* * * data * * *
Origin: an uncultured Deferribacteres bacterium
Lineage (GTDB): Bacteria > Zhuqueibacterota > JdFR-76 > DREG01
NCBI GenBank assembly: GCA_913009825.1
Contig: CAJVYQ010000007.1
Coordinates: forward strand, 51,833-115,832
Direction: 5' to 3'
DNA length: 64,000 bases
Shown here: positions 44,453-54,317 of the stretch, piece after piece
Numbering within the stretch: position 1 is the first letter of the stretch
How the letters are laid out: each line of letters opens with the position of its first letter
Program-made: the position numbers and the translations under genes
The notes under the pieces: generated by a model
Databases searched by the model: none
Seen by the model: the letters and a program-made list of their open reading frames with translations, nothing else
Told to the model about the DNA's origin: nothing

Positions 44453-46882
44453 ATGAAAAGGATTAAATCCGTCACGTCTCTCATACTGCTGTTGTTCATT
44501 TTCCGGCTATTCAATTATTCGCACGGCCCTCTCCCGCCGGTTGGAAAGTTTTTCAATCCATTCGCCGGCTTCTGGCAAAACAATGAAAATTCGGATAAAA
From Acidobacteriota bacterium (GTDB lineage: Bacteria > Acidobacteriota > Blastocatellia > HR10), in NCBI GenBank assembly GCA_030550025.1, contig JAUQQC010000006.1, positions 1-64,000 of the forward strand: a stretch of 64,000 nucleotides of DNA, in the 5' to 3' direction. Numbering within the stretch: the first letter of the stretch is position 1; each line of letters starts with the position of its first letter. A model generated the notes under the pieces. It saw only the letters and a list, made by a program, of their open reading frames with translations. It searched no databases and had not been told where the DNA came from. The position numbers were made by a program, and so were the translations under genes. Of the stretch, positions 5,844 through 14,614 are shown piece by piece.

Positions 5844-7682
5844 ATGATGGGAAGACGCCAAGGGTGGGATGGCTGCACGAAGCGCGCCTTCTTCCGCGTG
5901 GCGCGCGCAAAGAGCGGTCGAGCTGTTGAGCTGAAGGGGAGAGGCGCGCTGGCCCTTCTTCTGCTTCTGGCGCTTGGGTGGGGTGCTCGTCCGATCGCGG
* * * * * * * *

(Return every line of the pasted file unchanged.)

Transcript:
Origin: an uncultured Deferribacteres bacterium
Lineage (GTDB): Bacteria > Zhuqueibacterota > JdFR-76 > DREG01
NCBI GenBank assembly: GCA_913009825.1
Contig: CAJVYQ010000007.1
Coordinates: forward strand, 51,833-115,832
Direction: 5' to 3'
DNA length: 64,000 bases
Shown here: positions 44,453-54,317 of the stretch, piece after piece
Numbering within the stretch: position 1 is the first letter of the stretch
How the letters are laid out: each line of letters opens with the position of its first letter
Program-made: the position numbers and the translations under genes
The notes under the pieces: generated by a model
Databases searched by the model: none
Seen by the model: the letters and a program-made list of their open reading frames with translations, nothing else
Told to the model about the DNA's origin: nothing

Positions 44453-46882
44453 ATGAAAAGGATTAAATCCGTCACGTCTCTCATACTGCTGTTGTTCATT
44501 TTCCGGCTATTCAATTATTCGCACGGCCCTCTCCCGCCGGTTGGAAAGTTTTTCAATCCATTCGCCGGCTTCTGGCAAAACAATGAAAATTCGGATAAAA
From Acidobacteriota bacterium (GTDB lineage: Bacteria > Acidobacteriota > Blastocatellia > HR10), in NCBI GenBank assembly GCA_030550025.1, contig JAUQQC010000006.1, positions 1-64,000 of the forward strand: a stretch of 64,000 nucleotides of DNA, in the 5' to 3' direction. Numbering within the stretch: the first letter of the stretch is position 1; each line of letters starts with the position of its first letter. A model generated the notes under the pieces. It saw only the letters and a list, made by a program, of their open reading frames with translations. It searched no databases and had not been told where the DNA came from. The position numbers were made by a program, and so were the translations under genes. Of the stretch, positions 5,844 through 14,614 are shown piece by piece.

Positions 5844-7682
5844 ATGATGGGAAGACGCCAAGGGTGGGATGGCTGCACGAAGCGCGCCTTCTTCCGCGTG
5901 GCGCGCGCAAAGAGCGGTCGAGCTGTTGAGCTGAAGGGGAGAGGCGCGCTGGCCCTTCTTCTGCTTCTGGCGCTTGGGTGGGGTGCTCGTCCGATCGCGG